Philosophical Darwinism: on the origin of knowledge by means of natural selection
by Peter Munz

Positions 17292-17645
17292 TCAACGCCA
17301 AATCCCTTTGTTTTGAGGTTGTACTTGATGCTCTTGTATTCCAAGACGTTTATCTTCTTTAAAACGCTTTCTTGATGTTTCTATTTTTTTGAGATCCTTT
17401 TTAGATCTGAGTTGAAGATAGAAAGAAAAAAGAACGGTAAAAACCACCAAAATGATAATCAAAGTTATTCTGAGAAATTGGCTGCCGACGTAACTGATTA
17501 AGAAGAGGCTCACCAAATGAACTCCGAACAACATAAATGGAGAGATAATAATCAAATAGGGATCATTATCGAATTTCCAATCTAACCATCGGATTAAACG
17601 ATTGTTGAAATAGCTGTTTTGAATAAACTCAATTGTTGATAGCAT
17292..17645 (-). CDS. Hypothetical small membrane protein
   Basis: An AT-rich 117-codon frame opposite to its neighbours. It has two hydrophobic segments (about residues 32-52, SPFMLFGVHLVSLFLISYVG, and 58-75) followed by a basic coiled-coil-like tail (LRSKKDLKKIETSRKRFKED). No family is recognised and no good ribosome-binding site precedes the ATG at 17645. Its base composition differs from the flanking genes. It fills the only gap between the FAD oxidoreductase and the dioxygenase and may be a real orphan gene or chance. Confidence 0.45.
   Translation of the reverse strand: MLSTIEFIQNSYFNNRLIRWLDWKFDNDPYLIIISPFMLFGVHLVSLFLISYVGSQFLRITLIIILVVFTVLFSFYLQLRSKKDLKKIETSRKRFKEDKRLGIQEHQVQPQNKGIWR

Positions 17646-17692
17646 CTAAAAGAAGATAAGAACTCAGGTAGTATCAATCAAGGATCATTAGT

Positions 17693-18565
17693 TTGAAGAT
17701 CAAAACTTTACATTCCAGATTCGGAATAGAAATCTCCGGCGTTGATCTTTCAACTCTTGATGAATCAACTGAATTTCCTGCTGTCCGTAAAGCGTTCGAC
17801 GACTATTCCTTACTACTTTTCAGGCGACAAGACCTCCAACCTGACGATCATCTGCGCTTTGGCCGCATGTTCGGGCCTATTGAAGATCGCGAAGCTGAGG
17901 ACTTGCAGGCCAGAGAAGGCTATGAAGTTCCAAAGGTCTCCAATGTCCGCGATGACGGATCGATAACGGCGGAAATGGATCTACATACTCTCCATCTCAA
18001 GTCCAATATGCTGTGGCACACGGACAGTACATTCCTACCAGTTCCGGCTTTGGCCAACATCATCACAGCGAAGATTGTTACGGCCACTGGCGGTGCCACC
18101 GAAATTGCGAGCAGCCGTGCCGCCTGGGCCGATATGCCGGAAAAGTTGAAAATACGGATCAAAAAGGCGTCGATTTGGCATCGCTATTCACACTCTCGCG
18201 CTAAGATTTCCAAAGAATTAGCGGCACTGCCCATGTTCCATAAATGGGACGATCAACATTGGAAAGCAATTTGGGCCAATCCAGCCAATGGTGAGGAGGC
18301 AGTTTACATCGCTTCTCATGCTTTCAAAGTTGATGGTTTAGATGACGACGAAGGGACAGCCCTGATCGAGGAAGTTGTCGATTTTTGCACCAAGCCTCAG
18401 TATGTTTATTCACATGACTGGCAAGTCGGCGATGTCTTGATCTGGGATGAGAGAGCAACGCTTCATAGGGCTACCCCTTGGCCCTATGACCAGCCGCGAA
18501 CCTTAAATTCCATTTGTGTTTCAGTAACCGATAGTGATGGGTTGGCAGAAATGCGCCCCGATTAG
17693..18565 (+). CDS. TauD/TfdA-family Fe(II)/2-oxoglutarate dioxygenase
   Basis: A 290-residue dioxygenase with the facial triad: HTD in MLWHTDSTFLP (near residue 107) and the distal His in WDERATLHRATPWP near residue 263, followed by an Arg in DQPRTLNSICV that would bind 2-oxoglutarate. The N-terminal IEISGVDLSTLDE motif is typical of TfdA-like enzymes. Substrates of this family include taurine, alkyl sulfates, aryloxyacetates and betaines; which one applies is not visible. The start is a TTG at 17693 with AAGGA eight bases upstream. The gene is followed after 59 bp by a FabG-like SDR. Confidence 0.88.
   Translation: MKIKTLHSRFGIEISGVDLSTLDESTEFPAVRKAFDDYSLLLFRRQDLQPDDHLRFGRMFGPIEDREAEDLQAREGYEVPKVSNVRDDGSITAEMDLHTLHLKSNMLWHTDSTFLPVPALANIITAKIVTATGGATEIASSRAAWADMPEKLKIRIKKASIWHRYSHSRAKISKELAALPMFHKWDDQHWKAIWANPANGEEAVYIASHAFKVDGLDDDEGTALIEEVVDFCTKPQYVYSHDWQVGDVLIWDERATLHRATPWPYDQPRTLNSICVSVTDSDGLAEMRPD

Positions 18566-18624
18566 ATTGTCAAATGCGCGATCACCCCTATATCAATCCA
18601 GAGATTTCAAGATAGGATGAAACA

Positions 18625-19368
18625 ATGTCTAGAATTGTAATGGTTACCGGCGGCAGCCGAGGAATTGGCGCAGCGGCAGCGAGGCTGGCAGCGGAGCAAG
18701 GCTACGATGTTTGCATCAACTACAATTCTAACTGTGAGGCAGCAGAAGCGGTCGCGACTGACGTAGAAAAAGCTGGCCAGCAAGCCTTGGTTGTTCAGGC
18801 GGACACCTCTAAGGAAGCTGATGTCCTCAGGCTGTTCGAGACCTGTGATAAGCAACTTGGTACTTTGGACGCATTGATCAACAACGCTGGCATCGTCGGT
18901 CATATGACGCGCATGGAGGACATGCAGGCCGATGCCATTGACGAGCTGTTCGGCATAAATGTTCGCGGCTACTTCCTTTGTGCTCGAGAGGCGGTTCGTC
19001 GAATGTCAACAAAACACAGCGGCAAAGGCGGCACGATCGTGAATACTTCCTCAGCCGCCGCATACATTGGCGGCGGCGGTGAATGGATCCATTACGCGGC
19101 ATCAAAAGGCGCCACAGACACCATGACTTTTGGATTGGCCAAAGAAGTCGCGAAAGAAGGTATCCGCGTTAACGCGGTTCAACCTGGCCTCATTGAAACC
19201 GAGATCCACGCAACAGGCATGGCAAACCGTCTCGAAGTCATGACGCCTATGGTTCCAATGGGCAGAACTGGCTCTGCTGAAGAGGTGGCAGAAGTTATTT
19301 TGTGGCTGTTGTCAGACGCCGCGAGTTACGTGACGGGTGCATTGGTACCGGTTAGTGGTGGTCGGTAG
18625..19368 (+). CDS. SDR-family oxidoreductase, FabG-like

Philosophers have not taken the evolution of human beings seriously enough. If they did, argues Peter Munz, many long-standing philosophical problems ... Show synopsis Philosophers have not taken the evolution of human beings seriously enough. If they did, argues Peter Munz, many long-standing philosophical problems would be resolved. One of the philosophical consequences of biology is that all the knowledge produced in evolution is "a priori" established hypothetically by chance mutation and selective retention rather than by observation and intelligent induction. For organisms as embodied theories, selection is natural. For theories as disembodied organisms, it is artificial. Following Karl Popper, the growth of knowledge is seen to be continuous from "the amoeba to Einstein." "Philosophical Darwinism" brings perspective to contemporary debates. It has far-reaching implications for cognitive science and artificial intelligence, and questions attempts from the field of biology to reduce mental events to neural processes. Most importantly, it provides a "rational" postmodern alternative to what the author views as the unreasonable postmodern theories of Kuhn, Lyotard, and Rorty.